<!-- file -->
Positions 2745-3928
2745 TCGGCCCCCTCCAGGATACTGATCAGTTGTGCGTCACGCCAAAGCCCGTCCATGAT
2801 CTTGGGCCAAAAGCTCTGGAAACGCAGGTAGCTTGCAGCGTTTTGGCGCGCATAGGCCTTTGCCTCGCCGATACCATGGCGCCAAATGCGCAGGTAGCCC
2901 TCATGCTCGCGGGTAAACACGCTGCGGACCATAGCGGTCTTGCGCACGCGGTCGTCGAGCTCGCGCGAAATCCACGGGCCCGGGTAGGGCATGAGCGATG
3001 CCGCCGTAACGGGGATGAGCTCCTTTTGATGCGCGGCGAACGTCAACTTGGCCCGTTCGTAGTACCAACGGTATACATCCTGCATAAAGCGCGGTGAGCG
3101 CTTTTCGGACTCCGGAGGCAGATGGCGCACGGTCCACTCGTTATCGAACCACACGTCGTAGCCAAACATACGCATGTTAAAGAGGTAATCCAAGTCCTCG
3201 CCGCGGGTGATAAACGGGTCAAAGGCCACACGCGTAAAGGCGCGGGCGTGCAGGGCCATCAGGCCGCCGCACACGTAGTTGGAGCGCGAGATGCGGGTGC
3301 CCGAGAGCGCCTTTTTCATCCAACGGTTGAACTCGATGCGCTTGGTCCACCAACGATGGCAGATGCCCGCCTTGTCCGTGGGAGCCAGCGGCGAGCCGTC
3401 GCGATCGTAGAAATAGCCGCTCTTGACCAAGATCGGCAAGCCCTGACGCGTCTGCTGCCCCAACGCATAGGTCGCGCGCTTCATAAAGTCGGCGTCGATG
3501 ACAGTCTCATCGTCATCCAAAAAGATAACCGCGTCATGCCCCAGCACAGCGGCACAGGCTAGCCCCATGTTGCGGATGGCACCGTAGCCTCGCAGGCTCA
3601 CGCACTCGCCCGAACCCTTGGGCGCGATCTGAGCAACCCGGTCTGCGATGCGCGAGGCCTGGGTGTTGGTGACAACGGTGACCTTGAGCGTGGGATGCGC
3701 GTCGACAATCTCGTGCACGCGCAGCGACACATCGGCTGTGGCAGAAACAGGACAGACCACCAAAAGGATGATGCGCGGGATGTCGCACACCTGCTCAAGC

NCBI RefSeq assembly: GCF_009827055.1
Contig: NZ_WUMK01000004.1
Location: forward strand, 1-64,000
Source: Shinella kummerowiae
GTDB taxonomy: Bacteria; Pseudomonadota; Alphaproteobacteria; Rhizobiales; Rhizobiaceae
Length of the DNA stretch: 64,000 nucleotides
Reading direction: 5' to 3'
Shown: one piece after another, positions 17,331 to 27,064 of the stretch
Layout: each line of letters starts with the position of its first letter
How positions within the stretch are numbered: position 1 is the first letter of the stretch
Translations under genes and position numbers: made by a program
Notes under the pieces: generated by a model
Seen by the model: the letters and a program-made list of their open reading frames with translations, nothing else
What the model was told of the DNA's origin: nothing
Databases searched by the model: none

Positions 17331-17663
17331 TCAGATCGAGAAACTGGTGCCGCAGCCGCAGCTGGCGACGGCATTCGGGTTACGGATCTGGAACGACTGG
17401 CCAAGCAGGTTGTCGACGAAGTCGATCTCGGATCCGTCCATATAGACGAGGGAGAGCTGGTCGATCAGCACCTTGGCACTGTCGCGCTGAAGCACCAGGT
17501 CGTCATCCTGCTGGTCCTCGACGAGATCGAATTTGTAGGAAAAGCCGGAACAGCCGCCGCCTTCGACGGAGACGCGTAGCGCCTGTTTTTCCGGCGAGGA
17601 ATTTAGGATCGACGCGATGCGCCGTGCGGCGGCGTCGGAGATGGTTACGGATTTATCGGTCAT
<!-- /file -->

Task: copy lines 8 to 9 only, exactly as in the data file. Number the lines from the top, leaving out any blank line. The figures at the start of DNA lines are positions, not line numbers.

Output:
3301 CCGAGAGCGCCTTTTTCATCCAACGGTTGAACTCGATGCGCTTGGTCCACCAACGATGGCAGATGCCCGCCTTGTCCGTGGGAGCCAGCGGCGAGCCGTC
3401 GCGATCGTAGAAATAGCCGCTCTTGACCAAGATCGGCAAGCCCTGACGCGTCTGCTGCCCCAACGCATAGGTCGCGCGCTTCATAAAGTCGGCGTCGATG